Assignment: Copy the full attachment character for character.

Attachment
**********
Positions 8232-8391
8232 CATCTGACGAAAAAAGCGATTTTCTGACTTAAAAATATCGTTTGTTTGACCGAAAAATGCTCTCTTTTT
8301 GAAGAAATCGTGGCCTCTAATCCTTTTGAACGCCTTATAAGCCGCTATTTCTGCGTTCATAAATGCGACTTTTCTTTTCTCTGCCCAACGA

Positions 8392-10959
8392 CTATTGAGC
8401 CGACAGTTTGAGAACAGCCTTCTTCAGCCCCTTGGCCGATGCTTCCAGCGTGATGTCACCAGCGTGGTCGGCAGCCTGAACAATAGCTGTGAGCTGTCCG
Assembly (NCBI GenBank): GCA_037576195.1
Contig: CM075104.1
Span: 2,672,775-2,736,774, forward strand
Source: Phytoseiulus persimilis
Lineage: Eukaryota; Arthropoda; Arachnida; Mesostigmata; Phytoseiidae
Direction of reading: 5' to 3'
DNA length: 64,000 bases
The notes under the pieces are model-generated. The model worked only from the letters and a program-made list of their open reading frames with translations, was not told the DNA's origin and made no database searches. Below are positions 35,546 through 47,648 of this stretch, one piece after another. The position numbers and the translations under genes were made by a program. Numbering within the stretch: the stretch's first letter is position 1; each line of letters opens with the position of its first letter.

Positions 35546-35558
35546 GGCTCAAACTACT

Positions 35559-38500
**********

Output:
Positions 8232-8391
8232 CATCTGACGAAAAAAGCGATTTTCTGACTTAAAAATATCGTTTGTTTGACCGAAAAATGCTCTCTTTTT
8301 GAAGAAATCGTGGCCTCTAATCCTTTTGAACGCCTTATAAGCCGCTATTTCTGCGTTCATAAATGCGACTTTTCTTTTCTCTGCCCAACGA

Positions 8392-10959
8392 CTATTGAGC
8401 CGACAGTTTGAGAACAGCCTTCTTCAGCCCCTTGGCCGATGCTTCCAGCGTGATGTCACCAGCGTGGTCGGCAGCCTGAACAATAGCTGTGAGCTGTCCG
Assembly (NCBI GenBank): GCA_037576195.1
Contig: CM075104.1
Span: 2,672,775-2,736,774, forward strand
Source: Phytoseiulus persimilis
Lineage: Eukaryota; Arthropoda; Arachnida; Mesostigmata; Phytoseiidae
Direction of reading: 5' to 3'
DNA length: 64,000 bases
The notes under the pieces are model-generated. The model worked only from the letters and a program-made list of their open reading frames with translations, was not told the DNA's origin and made no database searches. Below are positions 35,546 through 47,648 of this stretch, one piece after another. The position numbers and the translations under genes were made by a program. Numbering within the stretch: the stretch's first letter is position 1; each line of letters opens with the position of its first letter.

Positions 35546-35558
35546 GGCTCAAACTACT

Positions 35559-38500